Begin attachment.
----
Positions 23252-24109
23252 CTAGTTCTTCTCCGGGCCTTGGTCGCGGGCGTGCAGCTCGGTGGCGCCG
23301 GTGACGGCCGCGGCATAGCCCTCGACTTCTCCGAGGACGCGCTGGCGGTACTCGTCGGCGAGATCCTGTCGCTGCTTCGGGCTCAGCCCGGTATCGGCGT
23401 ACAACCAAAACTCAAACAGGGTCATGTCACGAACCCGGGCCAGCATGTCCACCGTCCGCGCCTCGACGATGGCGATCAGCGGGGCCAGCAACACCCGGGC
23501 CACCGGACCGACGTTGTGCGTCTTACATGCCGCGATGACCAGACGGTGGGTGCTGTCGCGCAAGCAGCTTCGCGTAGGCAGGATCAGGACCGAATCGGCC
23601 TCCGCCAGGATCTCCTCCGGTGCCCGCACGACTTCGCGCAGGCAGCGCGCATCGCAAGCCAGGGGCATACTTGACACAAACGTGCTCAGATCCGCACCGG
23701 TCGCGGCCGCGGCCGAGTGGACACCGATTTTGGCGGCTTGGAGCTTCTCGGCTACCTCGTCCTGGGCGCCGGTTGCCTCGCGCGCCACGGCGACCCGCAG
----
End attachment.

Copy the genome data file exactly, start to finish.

Positions 23252-24109
23252 CTAGTTCTTCTCCGGGCCTTGGTCGCGGGCGTGCAGCTCGGTGGCGCCG
23301 GTGACGGCCGCGGCATAGCCCTCGACTTCTCCGAGGACGCGCTGGCGGTACTCGTCGGCGAGATCCTGTCGCTGCTTCGGGCTCAGCCCGGTATCGGCGT
23401 ACAACCAAAACTCAAACAGGGTCATGTCACGAACCCGGGCCAGCATGTCCACCGTCCGCGCCTCGACGATGGCGATCAGCGGGGCCAGCAACACCCGGGC
23501 CACCGGACCGACGTTGTGCGTCTTACATGCCGCGATGACCAGACGGTGGGTGCTGTCGCGCAAGCAGCTTCGCGTAGGCAGGATCAGGACCGAATCGGCC
23601 TCCGCCAGGATCTCCTCCGGTGCCCGCACGACTTCGCGCAGGCAGCGCGCATCGCAAGCCAGGGGCATACTTGACACAAACGTGCTCAGATCCGCACCGG
23701 TCGCGGCCGCGGCCGAGTGGACACCGATTTTGGCGGCTTGGAGCTTCTCGGCTACCTCGTCCTGGGCGCCGGTTGCCTCGCGCGCCACGGCGACCCGCAG